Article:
In this issue of the student magazine, The Encourager, the author William J. Brown wrote, “To say the written wisdom of Spurgeon, Whitefield, Wesley, Calvin, Luther, Augustine and others have no bearing on our lives shows a bit of arrogance on our part. All we have left of these men is what they wrote. Their pastoral voices cry from the pages of ink-stained books. These men were wise (in many ways much wiser in their times than we are in ours.) We need to listen to these men and the things they desire to teach us about God’s Word.

One caution: Do not allow commentaries, sermons, books, or other notes to dictate to you about what the bible says and means. Begin with the Word of God itself and allow the Spirit room to work in illuminating it to your mind.

Here are some resources for you:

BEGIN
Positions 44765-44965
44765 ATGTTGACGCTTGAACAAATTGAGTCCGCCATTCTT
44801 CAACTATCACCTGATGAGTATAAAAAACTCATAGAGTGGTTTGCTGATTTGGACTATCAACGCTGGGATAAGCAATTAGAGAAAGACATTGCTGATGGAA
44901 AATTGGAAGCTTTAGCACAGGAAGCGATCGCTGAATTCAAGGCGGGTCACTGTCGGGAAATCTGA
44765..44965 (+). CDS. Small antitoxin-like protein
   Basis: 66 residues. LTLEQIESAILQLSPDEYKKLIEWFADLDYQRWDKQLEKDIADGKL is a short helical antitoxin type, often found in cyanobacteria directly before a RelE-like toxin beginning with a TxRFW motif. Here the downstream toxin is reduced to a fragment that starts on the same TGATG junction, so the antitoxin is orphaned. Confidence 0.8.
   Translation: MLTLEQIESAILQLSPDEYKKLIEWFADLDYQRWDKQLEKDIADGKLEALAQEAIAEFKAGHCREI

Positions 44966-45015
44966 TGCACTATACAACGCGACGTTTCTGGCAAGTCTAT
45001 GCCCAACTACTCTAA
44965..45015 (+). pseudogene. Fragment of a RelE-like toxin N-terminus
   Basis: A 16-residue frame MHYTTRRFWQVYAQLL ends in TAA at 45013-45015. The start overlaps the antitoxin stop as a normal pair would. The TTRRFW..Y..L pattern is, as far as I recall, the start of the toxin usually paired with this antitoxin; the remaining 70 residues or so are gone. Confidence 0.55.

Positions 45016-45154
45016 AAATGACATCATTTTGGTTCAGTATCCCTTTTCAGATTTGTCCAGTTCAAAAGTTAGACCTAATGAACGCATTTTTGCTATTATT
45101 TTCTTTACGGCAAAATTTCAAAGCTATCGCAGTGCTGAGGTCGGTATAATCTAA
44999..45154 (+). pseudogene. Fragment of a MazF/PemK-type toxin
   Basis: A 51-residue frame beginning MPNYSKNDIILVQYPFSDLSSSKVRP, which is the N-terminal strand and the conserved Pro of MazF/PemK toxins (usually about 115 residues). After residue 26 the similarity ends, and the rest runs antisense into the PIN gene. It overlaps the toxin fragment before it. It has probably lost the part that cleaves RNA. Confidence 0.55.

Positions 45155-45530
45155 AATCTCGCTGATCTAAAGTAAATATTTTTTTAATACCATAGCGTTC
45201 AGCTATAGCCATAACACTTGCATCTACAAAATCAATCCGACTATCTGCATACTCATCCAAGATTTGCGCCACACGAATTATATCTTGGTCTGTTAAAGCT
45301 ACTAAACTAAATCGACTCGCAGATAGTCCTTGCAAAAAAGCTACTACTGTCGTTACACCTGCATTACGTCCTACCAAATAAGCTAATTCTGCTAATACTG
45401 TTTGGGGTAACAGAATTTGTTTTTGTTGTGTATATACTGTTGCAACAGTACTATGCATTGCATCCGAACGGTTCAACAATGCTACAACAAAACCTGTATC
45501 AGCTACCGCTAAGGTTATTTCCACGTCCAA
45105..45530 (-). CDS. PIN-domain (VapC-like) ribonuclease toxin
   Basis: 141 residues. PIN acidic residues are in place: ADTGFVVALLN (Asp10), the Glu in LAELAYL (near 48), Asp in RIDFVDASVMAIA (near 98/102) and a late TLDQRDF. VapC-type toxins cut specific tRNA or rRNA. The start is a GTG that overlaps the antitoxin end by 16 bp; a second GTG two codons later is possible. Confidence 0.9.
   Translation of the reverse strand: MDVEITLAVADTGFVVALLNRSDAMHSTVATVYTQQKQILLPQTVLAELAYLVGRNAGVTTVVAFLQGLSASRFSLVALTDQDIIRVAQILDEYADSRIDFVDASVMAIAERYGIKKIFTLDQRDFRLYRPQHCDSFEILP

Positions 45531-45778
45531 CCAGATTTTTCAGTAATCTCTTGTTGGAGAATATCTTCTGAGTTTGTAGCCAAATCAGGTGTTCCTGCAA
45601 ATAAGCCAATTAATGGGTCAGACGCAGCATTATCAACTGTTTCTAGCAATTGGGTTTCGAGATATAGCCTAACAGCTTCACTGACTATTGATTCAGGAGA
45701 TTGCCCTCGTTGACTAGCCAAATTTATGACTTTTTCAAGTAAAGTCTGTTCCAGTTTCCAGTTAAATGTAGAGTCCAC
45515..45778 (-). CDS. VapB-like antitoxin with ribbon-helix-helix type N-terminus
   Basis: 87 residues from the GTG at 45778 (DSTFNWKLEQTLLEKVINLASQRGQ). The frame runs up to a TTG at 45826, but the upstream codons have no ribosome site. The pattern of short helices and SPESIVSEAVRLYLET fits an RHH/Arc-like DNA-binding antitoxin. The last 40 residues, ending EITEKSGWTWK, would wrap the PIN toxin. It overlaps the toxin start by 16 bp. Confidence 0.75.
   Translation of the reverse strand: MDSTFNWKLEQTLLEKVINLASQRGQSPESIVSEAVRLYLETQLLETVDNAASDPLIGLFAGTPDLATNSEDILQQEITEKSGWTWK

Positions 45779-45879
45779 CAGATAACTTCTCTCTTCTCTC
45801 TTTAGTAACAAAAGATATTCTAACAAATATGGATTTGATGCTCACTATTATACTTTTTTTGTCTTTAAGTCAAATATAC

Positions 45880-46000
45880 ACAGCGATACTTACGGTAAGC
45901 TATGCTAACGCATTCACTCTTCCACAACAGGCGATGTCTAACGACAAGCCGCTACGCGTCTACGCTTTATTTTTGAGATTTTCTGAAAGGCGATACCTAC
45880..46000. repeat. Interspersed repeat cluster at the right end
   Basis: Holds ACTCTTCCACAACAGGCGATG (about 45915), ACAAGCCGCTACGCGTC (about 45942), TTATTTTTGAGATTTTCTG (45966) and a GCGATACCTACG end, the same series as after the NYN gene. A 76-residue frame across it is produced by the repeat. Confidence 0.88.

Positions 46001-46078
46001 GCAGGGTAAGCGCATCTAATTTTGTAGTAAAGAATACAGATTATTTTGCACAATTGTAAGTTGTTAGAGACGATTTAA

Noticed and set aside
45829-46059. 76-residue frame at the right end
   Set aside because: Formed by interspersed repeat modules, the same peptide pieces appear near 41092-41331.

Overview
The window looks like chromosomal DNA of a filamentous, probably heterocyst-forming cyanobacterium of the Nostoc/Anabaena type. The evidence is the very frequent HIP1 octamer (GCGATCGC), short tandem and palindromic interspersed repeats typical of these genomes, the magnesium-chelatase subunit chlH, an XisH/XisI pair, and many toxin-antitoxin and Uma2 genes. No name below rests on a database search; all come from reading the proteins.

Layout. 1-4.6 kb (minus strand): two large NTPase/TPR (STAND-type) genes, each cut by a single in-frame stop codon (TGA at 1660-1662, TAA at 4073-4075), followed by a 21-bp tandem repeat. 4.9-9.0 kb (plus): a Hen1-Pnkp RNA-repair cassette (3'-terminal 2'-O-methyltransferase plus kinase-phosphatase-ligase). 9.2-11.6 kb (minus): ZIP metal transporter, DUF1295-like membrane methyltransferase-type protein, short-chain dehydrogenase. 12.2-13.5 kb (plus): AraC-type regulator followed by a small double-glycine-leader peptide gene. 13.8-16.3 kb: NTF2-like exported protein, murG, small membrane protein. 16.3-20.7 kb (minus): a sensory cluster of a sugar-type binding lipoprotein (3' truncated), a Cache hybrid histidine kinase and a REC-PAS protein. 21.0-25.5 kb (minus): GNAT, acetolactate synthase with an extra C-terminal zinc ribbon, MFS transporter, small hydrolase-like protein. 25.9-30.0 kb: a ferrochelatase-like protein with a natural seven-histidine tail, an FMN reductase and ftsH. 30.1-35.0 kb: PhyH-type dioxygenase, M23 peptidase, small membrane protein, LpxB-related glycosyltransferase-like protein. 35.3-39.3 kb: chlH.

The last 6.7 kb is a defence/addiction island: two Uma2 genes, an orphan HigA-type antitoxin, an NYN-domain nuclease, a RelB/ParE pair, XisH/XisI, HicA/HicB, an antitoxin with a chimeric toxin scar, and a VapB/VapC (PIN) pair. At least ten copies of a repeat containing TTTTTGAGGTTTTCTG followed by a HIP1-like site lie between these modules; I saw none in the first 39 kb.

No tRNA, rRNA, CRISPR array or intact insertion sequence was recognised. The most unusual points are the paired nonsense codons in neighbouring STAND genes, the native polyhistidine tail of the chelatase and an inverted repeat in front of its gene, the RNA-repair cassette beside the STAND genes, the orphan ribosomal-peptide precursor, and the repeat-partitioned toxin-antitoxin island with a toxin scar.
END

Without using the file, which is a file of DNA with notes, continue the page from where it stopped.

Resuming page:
John MacArthur essay: How to Enjoy Bible Study

Kay Arthur’s study “Titus…Living with Integrity in a Hostile Culture” begins with an explanation about

Kay Arthur

inductive bible study- what it means and how to do it. [note: link is to .pdf]

How to Use Bible Commentaries

In keeping with Spurgeon’s exhortation that the best commentaries are ones where the author focused his heart, mind and attention on one book, the standout which comes to mind is Dr Martyn Lloyd-Jones’ exposition on Romans. As The Banner of Truth explains, “All over the world in the most diverse situations are to be found Christian men and women who owe an incalculable debt to the ministry of Dr. D. Martyn Lloyd-Jones who for thirty years was the minister of Westminster Chapel, London. His longest series of expositions was this 14 volume set of Romans, the greatest of New Testament Epistles.”

Martyn Lloyd-Jones sermons on Romans (free)
Martyn Lloyd-Jones commentary on Romans, 14-volume set for purchase

Pastor & book reviewer Tim Challies often makes recommendations on good commentaries. This link leads you to his page titled Best Commentaries on Each Book of the Bible

Wiki Commons, Amish housewife